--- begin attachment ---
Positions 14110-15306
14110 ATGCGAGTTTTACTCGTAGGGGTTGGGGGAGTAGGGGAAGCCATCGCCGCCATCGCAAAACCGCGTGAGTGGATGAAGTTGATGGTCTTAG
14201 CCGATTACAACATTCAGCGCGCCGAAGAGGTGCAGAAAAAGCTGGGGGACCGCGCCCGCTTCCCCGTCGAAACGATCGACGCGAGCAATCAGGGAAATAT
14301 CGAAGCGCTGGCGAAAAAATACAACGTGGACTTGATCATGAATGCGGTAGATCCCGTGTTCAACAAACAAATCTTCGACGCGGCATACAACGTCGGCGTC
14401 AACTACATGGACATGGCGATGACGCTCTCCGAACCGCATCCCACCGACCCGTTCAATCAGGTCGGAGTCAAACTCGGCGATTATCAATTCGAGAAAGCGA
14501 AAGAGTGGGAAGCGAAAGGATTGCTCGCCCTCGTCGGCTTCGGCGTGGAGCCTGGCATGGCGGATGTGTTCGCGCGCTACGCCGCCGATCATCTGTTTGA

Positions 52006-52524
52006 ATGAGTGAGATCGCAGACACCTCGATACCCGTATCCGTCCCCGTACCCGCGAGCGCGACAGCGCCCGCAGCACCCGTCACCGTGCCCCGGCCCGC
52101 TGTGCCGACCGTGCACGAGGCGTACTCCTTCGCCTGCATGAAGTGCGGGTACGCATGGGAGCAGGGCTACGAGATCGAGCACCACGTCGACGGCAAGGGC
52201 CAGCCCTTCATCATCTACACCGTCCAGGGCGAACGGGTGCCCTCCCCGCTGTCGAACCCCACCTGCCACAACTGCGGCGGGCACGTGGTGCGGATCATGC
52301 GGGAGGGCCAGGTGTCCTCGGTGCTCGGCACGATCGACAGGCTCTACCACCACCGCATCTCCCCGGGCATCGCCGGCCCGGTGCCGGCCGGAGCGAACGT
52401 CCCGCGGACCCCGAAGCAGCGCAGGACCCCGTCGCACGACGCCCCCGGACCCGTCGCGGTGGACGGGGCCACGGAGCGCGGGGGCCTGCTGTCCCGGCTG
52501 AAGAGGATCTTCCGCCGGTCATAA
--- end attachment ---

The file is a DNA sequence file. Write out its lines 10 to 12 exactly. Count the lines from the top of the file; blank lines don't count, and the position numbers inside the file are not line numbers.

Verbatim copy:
52201 CAGCCCTTCATCATCTACACCGTCCAGGGCGAACGGGTGCCCTCCCCGCTGTCGAACCCCACCTGCCACAACTGCGGCGGGCACGTGGTGCGGATCATGC
52301 GGGAGGGCCAGGTGTCCTCGGTGCTCGGCACGATCGACAGGCTCTACCACCACCGCATCTCCCCGGGCATCGCCGGCCCGGTGCCGGCCGGAGCGAACGT
52401 CCCGCGGACCCCGAAGCAGCGCAGGACCCCGTCGCACGACGCCCCCGGACCCGTCGCGGTGGACGGGGCCACGGAGCGCGGGGGCCTGCTGTCCCGGCTG